The Last Story

Image for The Last Story

Sakaguchi’s Final Fantasy?


A new game from Final Fantasy creator Hironobu Sakaguchi these days is something of an event. Freed from the often-formulaic shackles of his best-known creation, his recent efforts have all had the air of a creator happy to be experimenting again – and Wii-exclusive The Last Story is definitely experimental.

For one, it’s faster-paced than might be expected. The battle system sits midway between automated – you merely need to approach an enemy to attack automatically – and considered, where strategic overlays offer variable approaches to combat. Stealth elements play a large part too, allowing opportunity to ambush from afar or scope out your surroundings. For example, you may choose to destroy a support pillar with a fireball to kill a room full of enemies, rather than wade into battle one on one.

The dancing through menus expected of J-RPGs is present, but minimal – you’ll likely spend more time navigating them to try-out customisable colour schemes for your party than you will dithering about with statistics. Everything about The Last Story is designed to refine the RPG experience into a smooth and streamlined new form, one less anachronistic than its peers.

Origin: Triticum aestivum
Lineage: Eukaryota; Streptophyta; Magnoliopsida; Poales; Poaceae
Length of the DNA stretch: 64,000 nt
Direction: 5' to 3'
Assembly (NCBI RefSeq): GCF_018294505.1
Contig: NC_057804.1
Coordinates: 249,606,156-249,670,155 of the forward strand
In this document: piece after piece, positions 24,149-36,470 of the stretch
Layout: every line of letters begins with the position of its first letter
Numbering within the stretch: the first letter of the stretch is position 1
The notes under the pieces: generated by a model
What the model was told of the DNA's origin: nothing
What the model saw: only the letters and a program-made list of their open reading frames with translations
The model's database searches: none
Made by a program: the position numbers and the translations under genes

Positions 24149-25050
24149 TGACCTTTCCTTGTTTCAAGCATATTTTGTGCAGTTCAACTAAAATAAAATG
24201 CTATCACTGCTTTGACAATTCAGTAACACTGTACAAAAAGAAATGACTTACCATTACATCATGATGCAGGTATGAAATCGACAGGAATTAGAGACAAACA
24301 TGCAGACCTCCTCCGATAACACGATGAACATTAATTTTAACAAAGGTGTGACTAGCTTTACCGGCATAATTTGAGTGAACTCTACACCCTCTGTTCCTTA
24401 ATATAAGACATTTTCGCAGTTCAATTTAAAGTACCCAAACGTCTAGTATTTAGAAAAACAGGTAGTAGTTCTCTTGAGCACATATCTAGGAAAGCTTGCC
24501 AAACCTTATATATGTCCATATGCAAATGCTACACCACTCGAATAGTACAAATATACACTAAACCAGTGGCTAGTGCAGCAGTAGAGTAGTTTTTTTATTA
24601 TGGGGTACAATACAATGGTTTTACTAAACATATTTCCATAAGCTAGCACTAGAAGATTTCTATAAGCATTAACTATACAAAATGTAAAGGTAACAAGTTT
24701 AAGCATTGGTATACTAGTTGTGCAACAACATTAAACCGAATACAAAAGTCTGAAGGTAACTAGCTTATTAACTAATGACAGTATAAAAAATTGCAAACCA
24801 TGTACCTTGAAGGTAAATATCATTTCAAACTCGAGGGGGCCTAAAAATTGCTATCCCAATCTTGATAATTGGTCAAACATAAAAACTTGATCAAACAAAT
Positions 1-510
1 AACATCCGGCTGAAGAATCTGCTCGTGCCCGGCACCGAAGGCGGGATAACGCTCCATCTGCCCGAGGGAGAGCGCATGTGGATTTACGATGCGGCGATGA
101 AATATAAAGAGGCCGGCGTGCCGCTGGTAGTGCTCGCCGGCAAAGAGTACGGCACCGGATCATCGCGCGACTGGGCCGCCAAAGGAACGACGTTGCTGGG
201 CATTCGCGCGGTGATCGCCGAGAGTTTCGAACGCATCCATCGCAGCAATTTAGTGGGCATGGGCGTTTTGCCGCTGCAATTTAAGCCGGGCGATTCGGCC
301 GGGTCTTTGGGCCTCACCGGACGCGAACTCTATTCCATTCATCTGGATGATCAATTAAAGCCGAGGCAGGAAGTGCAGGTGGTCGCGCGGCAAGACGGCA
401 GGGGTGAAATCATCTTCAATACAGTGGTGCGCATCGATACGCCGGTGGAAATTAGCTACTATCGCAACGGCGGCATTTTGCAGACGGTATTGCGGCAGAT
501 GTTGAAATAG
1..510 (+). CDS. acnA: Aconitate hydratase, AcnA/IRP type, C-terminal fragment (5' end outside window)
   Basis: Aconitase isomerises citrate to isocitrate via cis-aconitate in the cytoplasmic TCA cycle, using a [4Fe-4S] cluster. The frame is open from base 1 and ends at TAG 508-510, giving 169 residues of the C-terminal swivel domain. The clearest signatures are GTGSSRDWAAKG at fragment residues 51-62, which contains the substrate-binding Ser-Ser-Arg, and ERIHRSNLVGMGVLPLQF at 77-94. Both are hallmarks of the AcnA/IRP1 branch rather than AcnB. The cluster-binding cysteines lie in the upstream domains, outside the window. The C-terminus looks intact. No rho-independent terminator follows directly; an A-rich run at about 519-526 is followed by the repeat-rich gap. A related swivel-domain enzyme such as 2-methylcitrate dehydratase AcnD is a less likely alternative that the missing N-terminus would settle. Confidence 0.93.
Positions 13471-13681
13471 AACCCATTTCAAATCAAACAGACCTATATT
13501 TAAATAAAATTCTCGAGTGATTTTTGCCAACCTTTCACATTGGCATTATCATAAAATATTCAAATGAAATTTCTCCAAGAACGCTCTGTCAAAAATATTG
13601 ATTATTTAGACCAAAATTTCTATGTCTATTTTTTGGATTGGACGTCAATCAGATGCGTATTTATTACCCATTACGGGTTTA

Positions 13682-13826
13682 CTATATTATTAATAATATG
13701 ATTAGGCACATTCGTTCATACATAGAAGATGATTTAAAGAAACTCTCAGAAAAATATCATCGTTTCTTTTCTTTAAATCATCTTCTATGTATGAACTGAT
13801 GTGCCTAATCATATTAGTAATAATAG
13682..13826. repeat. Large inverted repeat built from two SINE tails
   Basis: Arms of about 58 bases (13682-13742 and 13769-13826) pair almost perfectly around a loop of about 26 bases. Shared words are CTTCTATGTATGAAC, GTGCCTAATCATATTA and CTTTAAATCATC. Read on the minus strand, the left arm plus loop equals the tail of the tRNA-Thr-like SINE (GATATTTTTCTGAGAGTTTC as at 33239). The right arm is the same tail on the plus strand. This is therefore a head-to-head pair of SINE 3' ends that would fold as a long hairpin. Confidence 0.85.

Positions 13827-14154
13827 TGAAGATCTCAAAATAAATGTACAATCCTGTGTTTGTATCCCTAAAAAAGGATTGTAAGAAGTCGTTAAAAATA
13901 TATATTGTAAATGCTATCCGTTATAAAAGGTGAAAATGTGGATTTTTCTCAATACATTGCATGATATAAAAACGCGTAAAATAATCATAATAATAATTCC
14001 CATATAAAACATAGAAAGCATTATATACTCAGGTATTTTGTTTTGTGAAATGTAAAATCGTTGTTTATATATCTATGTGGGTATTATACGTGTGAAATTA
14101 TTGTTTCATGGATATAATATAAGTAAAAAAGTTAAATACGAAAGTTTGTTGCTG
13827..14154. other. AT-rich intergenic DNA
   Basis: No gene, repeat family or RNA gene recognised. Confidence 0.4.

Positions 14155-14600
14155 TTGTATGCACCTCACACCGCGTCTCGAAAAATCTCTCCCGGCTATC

One area that’s definitely not taking any risks though is the story, a fairly typical mix of Japanese RPG tropes. Young mercenary Zael travels the world with his friends, uncovering both a secret power within himself and a dire threat to all that lives. While it’s not innovative, it’s a serviceable and well-written example of the genre.

It’s lamentable that the game is not high-def, as Sakaguchi’s team have created easily one of the best looking games on the Wii, full of imaginative locales and bustling cities, plus a glorious musical score from composer Nobuo Uematsu. With its speedy combat and robust adventure, it’s also one of the finest releases players are likely to find in the twilight days of the console – a must for Wii owners.